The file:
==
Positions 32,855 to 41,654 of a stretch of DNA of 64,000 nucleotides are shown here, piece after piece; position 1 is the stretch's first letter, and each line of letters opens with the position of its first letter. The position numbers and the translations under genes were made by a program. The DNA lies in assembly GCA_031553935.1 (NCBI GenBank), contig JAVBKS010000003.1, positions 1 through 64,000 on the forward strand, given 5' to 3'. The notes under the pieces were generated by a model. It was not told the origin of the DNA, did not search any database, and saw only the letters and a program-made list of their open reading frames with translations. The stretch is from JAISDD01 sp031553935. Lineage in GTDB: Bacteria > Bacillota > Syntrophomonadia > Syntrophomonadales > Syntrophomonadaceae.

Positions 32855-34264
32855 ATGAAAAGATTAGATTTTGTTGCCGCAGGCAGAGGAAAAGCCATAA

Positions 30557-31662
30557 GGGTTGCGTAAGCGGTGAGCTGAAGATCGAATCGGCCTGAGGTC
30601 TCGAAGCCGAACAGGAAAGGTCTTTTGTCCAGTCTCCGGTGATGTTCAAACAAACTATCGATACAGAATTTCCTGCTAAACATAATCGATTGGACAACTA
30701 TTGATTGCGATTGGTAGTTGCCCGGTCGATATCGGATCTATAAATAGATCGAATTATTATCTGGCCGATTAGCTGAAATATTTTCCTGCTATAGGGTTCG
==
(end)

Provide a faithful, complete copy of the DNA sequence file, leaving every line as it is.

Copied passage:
Positions 32,855 to 41,654 of a stretch of DNA of 64,000 nucleotides are shown here, piece after piece; position 1 is the stretch's first letter, and each line of letters opens with the position of its first letter. The position numbers and the translations under genes were made by a program. The DNA lies in assembly GCA_031553935.1 (NCBI GenBank), contig JAVBKS010000003.1, positions 1 through 64,000 on the forward strand, given 5' to 3'. The notes under the pieces were generated by a model. It was not told the origin of the DNA, did not search any database, and saw only the letters and a program-made list of their open reading frames with translations. The stretch is from JAISDD01 sp031553935. Lineage in GTDB: Bacteria > Bacillota > Syntrophomonadia > Syntrophomonadales > Syntrophomonadaceae.

Positions 32855-34264
32855 ATGAAAAGATTAGATTTTGTTGCCGCAGGCAGAGGAAAAGCCATAA

Positions 30557-31662
30557 GGGTTGCGTAAGCGGTGAGCTGAAGATCGAATCGGCCTGAGGTC
30601 TCGAAGCCGAACAGGAAAGGTCTTTTGTCCAGTCTCCGGTGATGTTCAAACAAACTATCGATACAGAATTTCCTGCTAAACATAATCGATTGGACAACTA
30701 TTGATTGCGATTGGTAGTTGCCCGGTCGATATCGGATCTATAAATAGATCGAATTATTATCTGGCCGATTAGCTGAAATATTTTCCTGCTATAGGGTTCG